FREDERICK B. IRVINE, Appellant,
THE NEW YORK EDISON COMPANY, Respondent.
APPEAL by the plaintiff, Frederick B. Irvine, from a judgment of the Supreme Court in favor of the defendant, entered in the office of the clerk of the county of New York on the 20th day of January, 1910, upon the dismissal of the complaint by direction of the court at the close of plaintiff's case on a trial at the New York Trial Term, and also from an order entered in said clerk's office on the 4th day of February, 1910, denying the plaintiff's motion for a new trial made upon the minutes.
Martin S. Lynch, for the appellant.
Edward W. Hatch, for the respondent.
This action is brought to recover the amounts paid by one of the plaintiff's assignors, James Irvine, the accommodation indorser, upon a note made by the New York Equipment Company and indorsed for the benefit of the Block Lighting and Power Company, a domestic corporation, which, in February, 1900, was merged into another domestic corporation, the New York Gas, Electric Light, Heat and Power Company, pursuant to section 58 of the then Stock Corporation Law. The latter company was subsequently consolidated with the Edison Electric Illuminating Company of New York, its name being thereafter changed to the New York Edison Company. This action was brought upon the theory that the defendant is liable for the debts of the Block Lighting and Power Company, which was primarily liable upon the note which the plaintiff's assignors were compelled to pay. Upon the trial the complaint was dismissed at the close of plaintiff's case, and from the judgment entered to that effect, and from an order denying a motion for a new trial, plaintiff appeals.
It appears that on the 13th of December, 1898, the Block Lighting and Power Company assigned and transferred all of its property, including its franchise, to a domestic corporation known as the Manhattan Lighting Company and both of these corporations were, on the 1st of February, 1900, merged into and became the New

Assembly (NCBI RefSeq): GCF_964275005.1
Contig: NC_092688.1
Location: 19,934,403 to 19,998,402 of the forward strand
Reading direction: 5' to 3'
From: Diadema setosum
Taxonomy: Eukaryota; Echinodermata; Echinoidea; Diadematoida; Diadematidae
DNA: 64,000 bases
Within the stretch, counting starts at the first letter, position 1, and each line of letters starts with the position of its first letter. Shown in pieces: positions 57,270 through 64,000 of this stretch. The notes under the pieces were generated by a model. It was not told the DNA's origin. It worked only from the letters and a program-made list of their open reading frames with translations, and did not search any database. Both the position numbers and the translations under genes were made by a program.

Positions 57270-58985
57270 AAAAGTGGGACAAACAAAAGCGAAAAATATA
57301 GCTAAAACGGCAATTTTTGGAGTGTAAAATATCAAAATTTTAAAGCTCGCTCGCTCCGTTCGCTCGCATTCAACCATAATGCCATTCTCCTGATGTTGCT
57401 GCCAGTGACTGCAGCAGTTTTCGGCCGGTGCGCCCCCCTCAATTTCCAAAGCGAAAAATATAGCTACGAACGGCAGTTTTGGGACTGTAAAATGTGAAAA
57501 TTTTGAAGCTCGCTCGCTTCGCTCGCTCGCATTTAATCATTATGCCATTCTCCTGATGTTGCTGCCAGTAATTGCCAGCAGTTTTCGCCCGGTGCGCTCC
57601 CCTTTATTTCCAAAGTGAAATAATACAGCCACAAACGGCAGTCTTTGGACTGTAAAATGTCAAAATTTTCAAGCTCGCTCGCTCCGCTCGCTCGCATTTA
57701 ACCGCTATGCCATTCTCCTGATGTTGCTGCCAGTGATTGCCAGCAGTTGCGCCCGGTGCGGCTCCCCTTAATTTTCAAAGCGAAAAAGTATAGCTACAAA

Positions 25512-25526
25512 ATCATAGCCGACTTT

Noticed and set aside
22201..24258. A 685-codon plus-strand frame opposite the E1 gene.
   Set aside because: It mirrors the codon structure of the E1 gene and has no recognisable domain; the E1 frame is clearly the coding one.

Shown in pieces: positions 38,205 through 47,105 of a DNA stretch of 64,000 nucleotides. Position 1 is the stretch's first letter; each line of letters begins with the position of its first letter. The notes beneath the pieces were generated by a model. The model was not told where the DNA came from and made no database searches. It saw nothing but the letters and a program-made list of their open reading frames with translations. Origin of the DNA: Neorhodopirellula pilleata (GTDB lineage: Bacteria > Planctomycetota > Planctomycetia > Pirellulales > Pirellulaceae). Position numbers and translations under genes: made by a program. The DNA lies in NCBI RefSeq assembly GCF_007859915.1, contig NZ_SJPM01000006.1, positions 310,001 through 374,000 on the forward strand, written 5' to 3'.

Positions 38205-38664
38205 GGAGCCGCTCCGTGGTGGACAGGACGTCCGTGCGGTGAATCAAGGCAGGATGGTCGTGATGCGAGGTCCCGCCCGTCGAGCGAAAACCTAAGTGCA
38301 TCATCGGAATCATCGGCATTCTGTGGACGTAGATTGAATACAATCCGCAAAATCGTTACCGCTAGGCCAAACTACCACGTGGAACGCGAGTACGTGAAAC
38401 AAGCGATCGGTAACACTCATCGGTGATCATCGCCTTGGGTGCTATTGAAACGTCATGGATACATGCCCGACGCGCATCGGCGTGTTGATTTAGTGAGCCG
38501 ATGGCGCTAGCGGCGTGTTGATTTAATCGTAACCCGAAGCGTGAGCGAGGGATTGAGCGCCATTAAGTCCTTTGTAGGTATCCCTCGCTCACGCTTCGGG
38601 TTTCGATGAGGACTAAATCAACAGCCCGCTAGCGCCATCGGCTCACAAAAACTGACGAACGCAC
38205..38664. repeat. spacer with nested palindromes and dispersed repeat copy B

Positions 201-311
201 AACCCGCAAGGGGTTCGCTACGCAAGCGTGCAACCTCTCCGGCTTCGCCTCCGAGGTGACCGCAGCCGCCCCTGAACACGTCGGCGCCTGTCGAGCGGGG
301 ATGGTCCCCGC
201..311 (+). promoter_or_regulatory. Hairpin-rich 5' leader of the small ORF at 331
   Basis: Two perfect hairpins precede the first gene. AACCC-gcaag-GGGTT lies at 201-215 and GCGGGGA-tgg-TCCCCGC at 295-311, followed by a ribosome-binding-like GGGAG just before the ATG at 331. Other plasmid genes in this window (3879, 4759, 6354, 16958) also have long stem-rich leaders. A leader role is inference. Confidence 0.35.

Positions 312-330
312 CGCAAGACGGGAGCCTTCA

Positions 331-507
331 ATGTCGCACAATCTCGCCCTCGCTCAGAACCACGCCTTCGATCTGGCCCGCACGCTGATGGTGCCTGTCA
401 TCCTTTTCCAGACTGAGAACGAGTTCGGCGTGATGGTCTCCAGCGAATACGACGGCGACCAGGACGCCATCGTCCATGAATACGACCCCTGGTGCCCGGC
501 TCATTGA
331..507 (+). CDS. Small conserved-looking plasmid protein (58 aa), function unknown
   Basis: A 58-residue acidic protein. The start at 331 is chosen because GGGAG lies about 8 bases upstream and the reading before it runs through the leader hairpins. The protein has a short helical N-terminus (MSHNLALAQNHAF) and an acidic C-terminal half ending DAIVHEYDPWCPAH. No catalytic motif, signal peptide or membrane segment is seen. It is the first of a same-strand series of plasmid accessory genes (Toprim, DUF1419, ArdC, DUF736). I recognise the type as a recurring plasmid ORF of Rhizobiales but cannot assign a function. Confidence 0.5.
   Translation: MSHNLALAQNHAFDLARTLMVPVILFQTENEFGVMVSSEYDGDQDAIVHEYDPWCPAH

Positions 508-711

York Gas, Electric Light, Heat and Power Company. It does not appear what was paid for the property and franchise transferred, but in the absence of proof upon the subject it must be assumed that full value was paid and that no obligation was imposed upon the Manhattan Company, in the absence of an agreement to the contrary, to pay the debts or obligations of the Block Lighting and Power Company. ( Klein v. East River Electric Light Co., 182 N.Y. 27; Fernschild v. Yuengling Brewing Co., 154 id. 667.) This transfer, therefore, in no way affects the alleged liability of the defendant in this action. The record fails to disclose any of the particulars connected with or growing out of the merger, except that it was under and pursuant to section 58 of the then Stock Corporation Law. That section provided that 'Any stock corporation lawfully owning all the stock of any other stock corporation' engaged in a similar business 'may file in the office of the Secretary of State * * * a certificate of such ownership and of the resolution of its board of directors to merge such other corporation and thereupon it shall acquire and become and be possessed of all the estate, property, rights, privileges and franchises of such other corporation and they shall * * * be managed and controlled by the board of directors of such possessor corporation and in its name, but without prejudice to any liabilities of such other corporation or the rights of any creditor thereof.' (Gen. Laws, chap. 36 [Laws of 1892, chap. 688], § 58, added by Laws of 1896, chap. 932.) The statute does not prescribe the manner in which creditors of the merged corporation may enforce their rights, and so far as I have been able to discover, that question has not been judicially determined. The statute provides that the property of the merged corporation shall be held and enjoyed by the possessor corporation in its name, 'but without prejudice to any liabilities of such other corporation or the rights of any creditor thereof.' The words quoted simply preserve, as it seems to me, the rights of creditors as against the merged corporation, enabling them to maintain an action for the recovery of a judgment, and if a recovery be had and the judgment not paid, then to take such proceedings as may seem proper for the recovery of assets transferred if full value were not paid therefor.